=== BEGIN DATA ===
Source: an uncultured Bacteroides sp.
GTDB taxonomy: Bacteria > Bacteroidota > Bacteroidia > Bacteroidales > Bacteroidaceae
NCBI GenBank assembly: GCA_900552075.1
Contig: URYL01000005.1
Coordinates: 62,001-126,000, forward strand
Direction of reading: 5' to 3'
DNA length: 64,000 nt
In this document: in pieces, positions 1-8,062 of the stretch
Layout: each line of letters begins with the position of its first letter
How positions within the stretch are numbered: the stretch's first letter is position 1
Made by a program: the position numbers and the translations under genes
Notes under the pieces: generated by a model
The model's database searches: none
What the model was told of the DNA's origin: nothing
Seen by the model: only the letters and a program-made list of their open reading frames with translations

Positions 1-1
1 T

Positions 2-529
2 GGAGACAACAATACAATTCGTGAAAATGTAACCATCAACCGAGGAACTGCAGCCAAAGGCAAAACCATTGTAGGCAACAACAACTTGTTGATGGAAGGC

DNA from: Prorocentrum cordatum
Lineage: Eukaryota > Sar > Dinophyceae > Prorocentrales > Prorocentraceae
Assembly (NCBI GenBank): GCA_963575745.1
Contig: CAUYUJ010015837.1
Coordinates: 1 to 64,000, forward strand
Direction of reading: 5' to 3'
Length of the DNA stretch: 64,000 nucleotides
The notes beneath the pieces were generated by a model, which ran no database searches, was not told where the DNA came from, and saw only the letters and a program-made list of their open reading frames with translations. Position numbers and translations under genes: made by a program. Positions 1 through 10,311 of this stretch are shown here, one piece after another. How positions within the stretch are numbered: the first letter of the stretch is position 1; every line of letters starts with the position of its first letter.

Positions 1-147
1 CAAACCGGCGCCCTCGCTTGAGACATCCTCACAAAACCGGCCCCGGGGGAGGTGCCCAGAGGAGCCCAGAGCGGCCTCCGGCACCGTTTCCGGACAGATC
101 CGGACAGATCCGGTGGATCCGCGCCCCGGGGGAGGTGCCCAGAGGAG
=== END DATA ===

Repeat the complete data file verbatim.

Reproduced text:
Source: an uncultured Bacteroides sp.
GTDB taxonomy: Bacteria > Bacteroidota > Bacteroidia > Bacteroidales > Bacteroidaceae
NCBI GenBank assembly: GCA_900552075.1
Contig: URYL01000005.1
Coordinates: 62,001-126,000, forward strand
Direction of reading: 5' to 3'
DNA length: 64,000 nt
In this document: in pieces, positions 1-8,062 of the stretch
Layout: each line of letters begins with the position of its first letter
How positions within the stretch are numbered: the stretch's first letter is position 1
Made by a program: the position numbers and the translations under genes
Notes under the pieces: generated by a model
The model's database searches: none
What the model was told of the DNA's origin: nothing
Seen by the model: only the letters and a program-made list of their open reading frames with translations

Positions 1-1
1 T

Positions 2-529
2 GGAGACAACAATACAATTCGTGAAAATGTAACCATCAACCGAGGAACTGCAGCCAAAGGCAAAACCATTGTAGGCAACAACAACTTGTTGATGGAAGGC

DNA from: Prorocentrum cordatum
Lineage: Eukaryota > Sar > Dinophyceae > Prorocentrales > Prorocentraceae
Assembly (NCBI GenBank): GCA_963575745.1
Contig: CAUYUJ010015837.1
Coordinates: 1 to 64,000, forward strand
Direction of reading: 5' to 3'
Length of the DNA stretch: 64,000 nucleotides
The notes beneath the pieces were generated by a model, which ran no database searches, was not told where the DNA came from, and saw only the letters and a program-made list of their open reading frames with translations. Position numbers and translations under genes: made by a program. Positions 1 through 10,311 of this stretch are shown here, one piece after another. How positions within the stretch are numbered: the first letter of the stretch is position 1; every line of letters starts with the position of its first letter.

Positions 1-147
1 CAAACCGGCGCCCTCGCTTGAGACATCCTCACAAAACCGGCCCCGGGGGAGGTGCCCAGAGGAGCCCAGAGCGGCCTCCGGCACCGTTTCCGGACAGATC
101 CGGACAGATCCGGTGGATCCGCGCCCCGGGGGAGGTGCCCAGAGGAG